Former Burundian president Domitien Ndayizeye has challenged the country's opposition to provide alternative leadership to foster democracy.
The call comes as a political crisis looms over President Pierre Nkurunziza's push for a constitutional referendum that could allow him to stay in power until 2034.
"There are many patriots in Burundi who are able and ready to represent the interests of the people and to lead the country to stability and development," Mr Ndayizeye told The EastAfrican.
He also wants East African Community heads of state to help Burundi attain democratic leadership.
Mr Ndayizeye's veiled criticism of President Nkurunziza's regime came after the ruling party -- National Council for the Defence of Democracy- Forces for the Defence of Democracy (CNDD-FDD) -- declared the president "Supreme Guide."
The central committee of the CNDD-FDD party met in Ngozi province on March 10, to analyse and assess the implementation of the party's political programme. It was during this meeting that CNDD-FDD elevated President Nkurunziza, who is the chair of the committee of elders, to supreme guide.
"The value of his ideas, his teachings, advice and deeds found in him an excellent, charismatic leader, and we agreed to elevate him as visionary of the CNDD-FDD Party," said the party's secretary-general Evariste Ndayishimiye.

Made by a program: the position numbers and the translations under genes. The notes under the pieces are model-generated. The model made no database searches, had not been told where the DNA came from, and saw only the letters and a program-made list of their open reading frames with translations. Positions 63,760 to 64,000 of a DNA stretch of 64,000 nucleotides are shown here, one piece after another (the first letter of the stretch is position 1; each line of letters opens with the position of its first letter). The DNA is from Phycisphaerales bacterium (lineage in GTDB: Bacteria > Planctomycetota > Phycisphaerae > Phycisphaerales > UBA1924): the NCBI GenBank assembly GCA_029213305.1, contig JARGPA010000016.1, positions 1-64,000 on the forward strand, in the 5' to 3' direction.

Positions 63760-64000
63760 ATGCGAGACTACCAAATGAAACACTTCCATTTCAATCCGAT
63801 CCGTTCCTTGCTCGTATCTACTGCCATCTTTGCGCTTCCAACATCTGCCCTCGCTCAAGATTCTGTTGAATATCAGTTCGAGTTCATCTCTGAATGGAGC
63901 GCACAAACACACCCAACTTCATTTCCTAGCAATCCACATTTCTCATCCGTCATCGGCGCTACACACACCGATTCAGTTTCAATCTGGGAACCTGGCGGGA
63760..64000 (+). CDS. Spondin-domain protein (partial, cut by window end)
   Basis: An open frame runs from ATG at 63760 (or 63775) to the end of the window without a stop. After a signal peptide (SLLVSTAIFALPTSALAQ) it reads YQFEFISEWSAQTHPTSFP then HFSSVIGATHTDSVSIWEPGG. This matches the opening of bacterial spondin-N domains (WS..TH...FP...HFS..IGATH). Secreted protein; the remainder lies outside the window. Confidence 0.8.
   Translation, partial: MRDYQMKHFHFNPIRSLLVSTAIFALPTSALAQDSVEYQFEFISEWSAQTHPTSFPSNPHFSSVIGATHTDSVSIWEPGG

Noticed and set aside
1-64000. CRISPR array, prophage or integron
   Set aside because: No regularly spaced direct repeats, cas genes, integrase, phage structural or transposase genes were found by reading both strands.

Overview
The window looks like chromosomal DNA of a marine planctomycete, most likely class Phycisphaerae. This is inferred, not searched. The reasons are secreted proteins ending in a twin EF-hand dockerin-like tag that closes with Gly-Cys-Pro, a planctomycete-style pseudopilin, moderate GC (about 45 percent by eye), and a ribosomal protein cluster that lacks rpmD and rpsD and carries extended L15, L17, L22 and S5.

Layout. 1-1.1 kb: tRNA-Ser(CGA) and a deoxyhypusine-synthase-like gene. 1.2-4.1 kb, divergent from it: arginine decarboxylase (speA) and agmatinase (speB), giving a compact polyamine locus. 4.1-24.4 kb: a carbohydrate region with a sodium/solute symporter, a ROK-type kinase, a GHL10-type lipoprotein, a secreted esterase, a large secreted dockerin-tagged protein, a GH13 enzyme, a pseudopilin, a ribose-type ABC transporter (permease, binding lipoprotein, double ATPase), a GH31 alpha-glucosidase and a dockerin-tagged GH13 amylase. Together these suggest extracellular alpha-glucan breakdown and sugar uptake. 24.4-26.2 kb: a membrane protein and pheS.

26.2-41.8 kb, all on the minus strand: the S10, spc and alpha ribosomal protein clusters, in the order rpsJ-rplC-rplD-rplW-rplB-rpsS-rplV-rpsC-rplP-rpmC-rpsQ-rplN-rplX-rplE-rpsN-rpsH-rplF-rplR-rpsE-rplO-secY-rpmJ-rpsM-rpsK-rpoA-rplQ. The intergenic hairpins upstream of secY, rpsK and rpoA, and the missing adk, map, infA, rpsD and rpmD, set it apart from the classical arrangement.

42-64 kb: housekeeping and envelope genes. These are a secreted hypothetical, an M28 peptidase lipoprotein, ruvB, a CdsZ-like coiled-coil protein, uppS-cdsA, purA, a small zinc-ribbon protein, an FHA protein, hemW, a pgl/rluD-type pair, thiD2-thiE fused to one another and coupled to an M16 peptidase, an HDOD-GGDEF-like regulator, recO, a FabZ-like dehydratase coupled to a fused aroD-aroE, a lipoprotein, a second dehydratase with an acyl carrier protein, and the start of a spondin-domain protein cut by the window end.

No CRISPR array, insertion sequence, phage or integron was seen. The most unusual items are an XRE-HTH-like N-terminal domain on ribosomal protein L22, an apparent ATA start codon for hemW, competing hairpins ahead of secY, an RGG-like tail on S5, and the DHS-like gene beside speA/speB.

Opposition leaders said the move sought to guarantee that the president does not face any competition from within the party in the 2020 presidential elections.
They argued that the president is trying to shut out everyone even in his party.
"No one else in that party can even try to contest for the presidency so I don't know where we are headed," said Agathon Rwasa an opposition leader and the deputy speaker of the Burundi parliament.
They warn that the proposed constitutional referendum scheduled for May could deal a blow to the Arusha peace agreement that helped end the 1993-2005 civil war.
The proposed changes provide for the presidential term to be limited to two terms, but increased from five to seven years. This could technically allow President Nkurunziza to run for re-election in 2020 and potentially again in 2027, despite him having served three terms under the current law.
Becoming religious state?
Last week, the ruling party CNDD-FDD called on party members (Bagumyabanga) to devote every Thursday to the Lord, as a day of prayer and fasting.
Mr Ndayishimiye said that every year for three days, the Bagumyabanga will gather in Burundi's central province of Gitega to give thanks, pray and mark January 21 "as the date when the CNDD-FDD party placed God at the forefront."